Let us define an operator Q on L1(H, F0, P) by QZ = E(Z o T|F0). The operator Q is a positive contraction of every Lr(11, F0, P), r > 1, hence it is a Markov operator. It turns out that this operator allows to see our process (Xn)neZ as a functional of a Markov chain, see Cuny and Volny (2012).

Another advantage of this operator is that it allows to translate projective conditions in terms of Q, hence to make use of classical facts from ergodic theory of operators. For instance, the martingale-coboundary decomposition of Gordin is easily characterized as follows, which has been observed by Volny (1993) (the non-adapted case is also considered there). Volny worked under the regularity condition E(Xo|F_TO) = 0 a.s. but it is actually not needed.

Proposition 4.1. Let p > 1 and let Xo e Lp(H, Fo, P). The following are equivalent

(i) Xo = Do + Z — Z o T-1 with Do,Z e Lp(tt, Fo, P) and E(Do|F-1) = 0 almost surely; (ii) supn>1 ||E(Sn|Fo)||p < ro.

Proof. (i) ^ (ii) is obvious. Now, (ii) reads: supn> 1 ||QXo + • • • + QnXo||p < ro. Hence, by a result of Browder (1958, Lemma 5) when 1 < p < ro, and by Theorem 7 of Lin and Sine (1983) when p =1, there exists Y e Lp(Q, Fo, P) such that Xo = (I — Q)Y, and (i) follows by taking Do = Y — E(Y|F-1) = Y — (QY) o T-1 and Z = — QY. □

Our goal now will be to explain that, in several situations, the proof of a limit theorem by means of a martingale approximation may be split into two steps: the first step is to prove the desired result when one has a martingale-coboundary decomposition as above. The second step consists of obtaining a maximal inequality adapted to the limit theorem under consideration. This approach has been used explicitly in Cuny (2012a) and Cuny (2012b) and implicitly, for instance, in Jiang and Wu (2003), Cuny and Volny (2012) or Cuny and Merlevede (2012).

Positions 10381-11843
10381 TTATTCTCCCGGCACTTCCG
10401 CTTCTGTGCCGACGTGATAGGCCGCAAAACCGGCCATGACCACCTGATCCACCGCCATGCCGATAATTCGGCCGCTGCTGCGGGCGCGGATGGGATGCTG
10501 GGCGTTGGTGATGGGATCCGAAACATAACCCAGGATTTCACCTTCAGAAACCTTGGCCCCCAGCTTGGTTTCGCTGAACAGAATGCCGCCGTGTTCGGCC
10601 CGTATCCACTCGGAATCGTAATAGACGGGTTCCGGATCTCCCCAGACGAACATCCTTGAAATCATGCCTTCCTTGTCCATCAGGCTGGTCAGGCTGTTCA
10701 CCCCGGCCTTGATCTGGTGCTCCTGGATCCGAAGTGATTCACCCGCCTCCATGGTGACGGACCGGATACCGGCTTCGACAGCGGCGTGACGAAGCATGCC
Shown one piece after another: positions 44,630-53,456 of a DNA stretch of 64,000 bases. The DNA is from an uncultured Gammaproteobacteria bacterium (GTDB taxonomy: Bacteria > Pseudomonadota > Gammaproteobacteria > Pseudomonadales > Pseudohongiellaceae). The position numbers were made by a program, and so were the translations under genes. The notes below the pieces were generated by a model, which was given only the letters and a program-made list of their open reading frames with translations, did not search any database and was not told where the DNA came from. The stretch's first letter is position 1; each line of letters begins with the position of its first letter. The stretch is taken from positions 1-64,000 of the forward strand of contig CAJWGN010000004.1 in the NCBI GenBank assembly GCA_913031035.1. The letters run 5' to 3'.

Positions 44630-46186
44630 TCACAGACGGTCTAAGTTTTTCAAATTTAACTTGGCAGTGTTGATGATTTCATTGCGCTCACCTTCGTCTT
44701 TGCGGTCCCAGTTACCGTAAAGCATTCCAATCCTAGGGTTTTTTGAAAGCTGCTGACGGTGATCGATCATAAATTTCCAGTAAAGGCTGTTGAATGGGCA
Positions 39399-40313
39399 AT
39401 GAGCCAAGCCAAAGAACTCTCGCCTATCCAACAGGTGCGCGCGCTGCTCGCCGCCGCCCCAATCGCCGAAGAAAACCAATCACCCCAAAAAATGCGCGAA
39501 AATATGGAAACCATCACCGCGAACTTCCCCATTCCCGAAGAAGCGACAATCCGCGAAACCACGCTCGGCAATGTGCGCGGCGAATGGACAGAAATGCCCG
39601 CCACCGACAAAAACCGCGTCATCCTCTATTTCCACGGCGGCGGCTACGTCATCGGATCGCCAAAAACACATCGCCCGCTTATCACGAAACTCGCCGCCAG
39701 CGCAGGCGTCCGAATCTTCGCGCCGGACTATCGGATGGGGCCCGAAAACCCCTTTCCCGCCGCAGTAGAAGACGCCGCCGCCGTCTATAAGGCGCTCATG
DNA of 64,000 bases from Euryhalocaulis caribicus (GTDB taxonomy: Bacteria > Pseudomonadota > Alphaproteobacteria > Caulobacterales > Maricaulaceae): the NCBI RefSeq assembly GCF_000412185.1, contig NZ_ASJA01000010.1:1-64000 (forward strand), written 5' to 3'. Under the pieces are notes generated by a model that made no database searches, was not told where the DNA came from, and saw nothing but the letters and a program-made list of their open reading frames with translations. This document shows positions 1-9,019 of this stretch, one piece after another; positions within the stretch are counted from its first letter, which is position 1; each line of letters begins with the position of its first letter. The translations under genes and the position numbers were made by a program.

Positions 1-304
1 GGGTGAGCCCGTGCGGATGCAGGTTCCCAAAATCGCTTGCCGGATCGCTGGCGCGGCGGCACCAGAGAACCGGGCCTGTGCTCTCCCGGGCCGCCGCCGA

Assume from now on that Xo e L2(H, Fo, P). We say that Xo or (Xn)neZ admits a martingale approximation of type (CLT), (WIP) or (ASIP) if there exists Do e L2(il, Fo, P) with E:(Do|F_1) = 0 a.s. such that, writing

Mn = Do oT + ••• + Do oTn,

E((Sn — Mn)2) = o(n) (CLT)

E( max (Sk — Mk)2) = o(n) (WIP)

|Sn — Mn| = o( \Jn log log n) P-a.s. (ASIP).

The notation (ASIP) stands for the almost sure invariance principle. The above martingale approximations are unique. If Xo admits a martingale approximation of one of the above types then it satisfies the corresponding limit theorem.

An important fact is that the set of Xo e L2(H, Fo, P) admitting a martingale approximation (of any of the above type) is a vector space, containing (I — Q)L2(Q, Fo, P), hence stable by Q.

We would like to study the validity of some limit theorems under the Hannan condition (0.8) and/or the Maxwell-Woodroofe condition (0.9) mentioned in the introduction. In terms of the operator Q those conditions read

||Xo|k := £ ||QnXo — (Qn+1Xo) o T-1||2 < ro ; (4.1)

II VII • IIV II V^ ||QXo +-----^ QnXo^2 f.0s

||X0||MW2 := 11Xo112 ^^ -n3?2- < ro . (4.2)

Let us consider the spaces H2 := {Xo e L2(Q, Fo, P) : E_TO(Xo) = 0 and ||Xo||^2 < ro} and MW2 := {Xo e L2(Q, Fo, P) : ||Xo||mw2 < ro}. It is not hard to prove that those spaces are Banach spaces and that Q induces a contraction of H2 and of MW2.

Moreover, for every Xo G H2, ||QnXo||H2 —> 0. With little effort one can also prove that, for every

n—^+^0

Xo G MW2, IIQXo + ••• + QnXo\\MW2/n 0.

n — + TO